Call Me If You Get Lost hasn’t even been out for a week yet, but people are already gravitating to standout lines. “Ohhhhh, you look malnourished,” everyone sings in unison. Moments later, Tyler trolls some fans in the front row who have been picking up on every subtlety and playfully calls them “weird ass superfans.”

He gets serious, too, though. Right before “Massa,” he talks about what it was like growing up in front of millions. “I was just at home in deep thought and shit at like 6:00 a.m.,” he says. “I was like, ‘Damn, dude. I used to rap crazy shit. They tried to cancel me and all this shit.’ And now I’m here. Whoa. How did that happen? A lot of people go through their ugly phase when they’re like 14 and shit. I went through mine as a grown ass man. I was 24 years old. Look up the Cherry Bomb era, n***a, I look 50. It’s gross.

“I’ve been famous since I was like 18 or 19,” he adds. “I’ve kind of been on my own since 16, so I developed different than a lot of people. N****s was 21 in college getting their first job. I was traveling the world trying to have orgies and shit. I was on some other shit. Then shit started really making sense for me at 23 or 24.”

A clear shift has taken place from Tyler’s last shows at small venues a decade ago to now. Tonight, the tightly-packed crowd still has plenty of opportunities to thrash around in the pit, but we’re far from the days of Tyler getting arrested for “inciting riots.” Stage-diving has been replaced by singalongs, and Tyler only seems interested in songs from his post-Cherry Bomb era. Everything he plays all night is from his three most recent albums IGOR, Flower Boy, and Call Me If You Get Lost. That reminds me: We really need to talk about where this ranks among the all-time great three-album runs, but I guess that might be a conversation for another day.

Tyler, the Creator live

Hitting the final stretch of the show, Tyler is candid about how he’s still figuring out a way to play some of these songs in a live setting. “I can’t sing this shit live, so I’mma just mouth it,” he warns before “Sweet.” Compared to his attempts at performing melodic songs back in the Cherry Bomb and Flower Boy eras, though, he is getting noticeably better at singing live. You can tell it’s something he’s been working on.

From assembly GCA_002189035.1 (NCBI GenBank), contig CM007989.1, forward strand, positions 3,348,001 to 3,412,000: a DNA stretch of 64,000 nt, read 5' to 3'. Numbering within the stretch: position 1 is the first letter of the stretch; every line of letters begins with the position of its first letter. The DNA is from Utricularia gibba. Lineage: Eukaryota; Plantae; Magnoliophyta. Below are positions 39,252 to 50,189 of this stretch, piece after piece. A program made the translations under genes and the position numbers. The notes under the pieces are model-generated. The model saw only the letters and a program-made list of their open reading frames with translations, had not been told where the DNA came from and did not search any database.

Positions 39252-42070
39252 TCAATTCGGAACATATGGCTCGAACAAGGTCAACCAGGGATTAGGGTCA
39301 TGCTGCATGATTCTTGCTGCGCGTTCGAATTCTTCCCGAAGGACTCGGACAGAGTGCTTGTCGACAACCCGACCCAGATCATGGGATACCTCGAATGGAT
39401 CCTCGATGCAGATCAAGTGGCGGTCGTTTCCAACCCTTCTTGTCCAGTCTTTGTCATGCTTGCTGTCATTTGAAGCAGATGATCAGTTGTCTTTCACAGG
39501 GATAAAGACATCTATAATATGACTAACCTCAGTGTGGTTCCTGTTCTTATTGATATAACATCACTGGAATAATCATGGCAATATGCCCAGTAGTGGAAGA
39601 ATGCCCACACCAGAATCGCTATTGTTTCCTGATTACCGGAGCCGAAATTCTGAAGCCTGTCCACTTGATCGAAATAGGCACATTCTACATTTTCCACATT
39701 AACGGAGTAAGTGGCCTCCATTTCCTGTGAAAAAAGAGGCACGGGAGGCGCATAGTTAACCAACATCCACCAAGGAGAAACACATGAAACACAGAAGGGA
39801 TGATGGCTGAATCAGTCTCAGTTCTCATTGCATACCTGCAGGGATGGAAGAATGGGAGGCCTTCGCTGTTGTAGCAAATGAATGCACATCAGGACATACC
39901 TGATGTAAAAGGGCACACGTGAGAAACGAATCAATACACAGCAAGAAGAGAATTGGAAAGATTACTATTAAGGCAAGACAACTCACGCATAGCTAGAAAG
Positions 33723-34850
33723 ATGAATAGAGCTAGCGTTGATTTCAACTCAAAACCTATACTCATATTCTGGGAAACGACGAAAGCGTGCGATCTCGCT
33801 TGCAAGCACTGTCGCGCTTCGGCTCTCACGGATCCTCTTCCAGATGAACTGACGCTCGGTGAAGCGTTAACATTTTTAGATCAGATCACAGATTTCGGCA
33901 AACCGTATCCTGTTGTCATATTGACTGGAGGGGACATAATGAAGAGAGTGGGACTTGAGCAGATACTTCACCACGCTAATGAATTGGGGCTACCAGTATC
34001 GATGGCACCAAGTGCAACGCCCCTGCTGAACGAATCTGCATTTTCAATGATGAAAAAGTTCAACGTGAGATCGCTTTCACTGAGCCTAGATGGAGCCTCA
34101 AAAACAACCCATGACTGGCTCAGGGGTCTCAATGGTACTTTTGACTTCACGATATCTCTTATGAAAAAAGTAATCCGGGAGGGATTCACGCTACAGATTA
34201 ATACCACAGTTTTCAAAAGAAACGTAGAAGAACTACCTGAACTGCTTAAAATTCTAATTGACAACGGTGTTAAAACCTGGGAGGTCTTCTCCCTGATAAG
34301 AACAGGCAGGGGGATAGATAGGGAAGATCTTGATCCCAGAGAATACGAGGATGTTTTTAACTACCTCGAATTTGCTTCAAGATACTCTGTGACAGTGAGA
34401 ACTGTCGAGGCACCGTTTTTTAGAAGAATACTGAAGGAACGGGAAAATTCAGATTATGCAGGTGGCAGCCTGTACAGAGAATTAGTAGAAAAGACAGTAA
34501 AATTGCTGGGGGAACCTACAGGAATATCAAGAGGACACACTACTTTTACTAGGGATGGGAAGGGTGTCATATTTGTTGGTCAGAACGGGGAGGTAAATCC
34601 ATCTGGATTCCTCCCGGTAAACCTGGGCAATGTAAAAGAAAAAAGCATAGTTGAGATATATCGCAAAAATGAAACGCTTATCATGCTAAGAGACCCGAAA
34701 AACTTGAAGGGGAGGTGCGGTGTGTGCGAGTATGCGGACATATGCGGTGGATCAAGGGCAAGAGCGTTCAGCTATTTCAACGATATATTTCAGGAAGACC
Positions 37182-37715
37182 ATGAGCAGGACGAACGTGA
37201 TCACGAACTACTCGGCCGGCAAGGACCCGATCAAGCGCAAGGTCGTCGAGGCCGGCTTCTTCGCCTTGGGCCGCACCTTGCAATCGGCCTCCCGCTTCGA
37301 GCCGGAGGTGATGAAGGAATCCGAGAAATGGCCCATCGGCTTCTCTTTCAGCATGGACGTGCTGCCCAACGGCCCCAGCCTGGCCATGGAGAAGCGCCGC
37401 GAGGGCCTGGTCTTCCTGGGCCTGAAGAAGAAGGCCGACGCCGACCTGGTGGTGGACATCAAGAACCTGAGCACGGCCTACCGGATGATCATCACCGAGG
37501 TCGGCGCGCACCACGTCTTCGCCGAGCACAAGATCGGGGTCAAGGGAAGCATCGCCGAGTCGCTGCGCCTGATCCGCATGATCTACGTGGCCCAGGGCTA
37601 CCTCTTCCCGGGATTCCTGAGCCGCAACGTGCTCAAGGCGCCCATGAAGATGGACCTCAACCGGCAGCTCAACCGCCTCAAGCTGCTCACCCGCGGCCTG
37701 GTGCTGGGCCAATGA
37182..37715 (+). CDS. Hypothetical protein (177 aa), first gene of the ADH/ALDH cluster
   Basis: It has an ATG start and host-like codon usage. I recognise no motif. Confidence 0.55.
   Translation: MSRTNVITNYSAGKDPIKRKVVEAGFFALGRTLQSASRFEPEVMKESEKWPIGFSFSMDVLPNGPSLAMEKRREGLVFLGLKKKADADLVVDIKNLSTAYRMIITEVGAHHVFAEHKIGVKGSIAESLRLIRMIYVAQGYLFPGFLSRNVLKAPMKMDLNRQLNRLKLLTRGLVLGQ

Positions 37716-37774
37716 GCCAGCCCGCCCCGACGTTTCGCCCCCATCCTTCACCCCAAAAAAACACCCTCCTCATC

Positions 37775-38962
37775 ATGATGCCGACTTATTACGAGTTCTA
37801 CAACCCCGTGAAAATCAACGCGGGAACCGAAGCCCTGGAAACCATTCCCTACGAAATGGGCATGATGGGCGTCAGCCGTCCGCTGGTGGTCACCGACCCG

Ironically, Tyler’s biggest stumble doesn’t come during his first-ever reggae song (“I Thought You Wanted to Dance”) or any other new record. It happens on Flower Boy standout “Who Dat Boy,” where he completely forgets the words, raps some nonsense, and cuts it short. “I fucked up dude,” he says. “I forgot ‘Who Dat Boy’ was next. I feel so dumb.”

Moments earlier, I had a similar feeling when I awkwardly fumbled through my first interaction with a venue bartender in nearly two years. It’s OK, Tyler. We’re all getting used to this shit again.

“Doing shows again still feels weird, but I’m happy y’all came and gave energy,” he says.

He closes with “Run It Up,” a Teezo Touchdown-assisted song that’s already become a fan-favorite thanks to its easily-repeatable chants. “We gon’ run it up!” As he finishes, you can see on Tyler’s face that he’s figure out what’s working. 

Before leaving, he addresses the audience, which is full of superfans who signed up for the chance to get free tickets on his website.

“The shit that I do and the music that I make, man, sometimes I’m like, ‘Nah, it ain’t going to do that,’” he says. “But we might have another No. 1 album, going up against them popstars and shit, so I’m just grateful.” 

“Thank y’all again for fucking with me. I appreciate it so goddamn much.”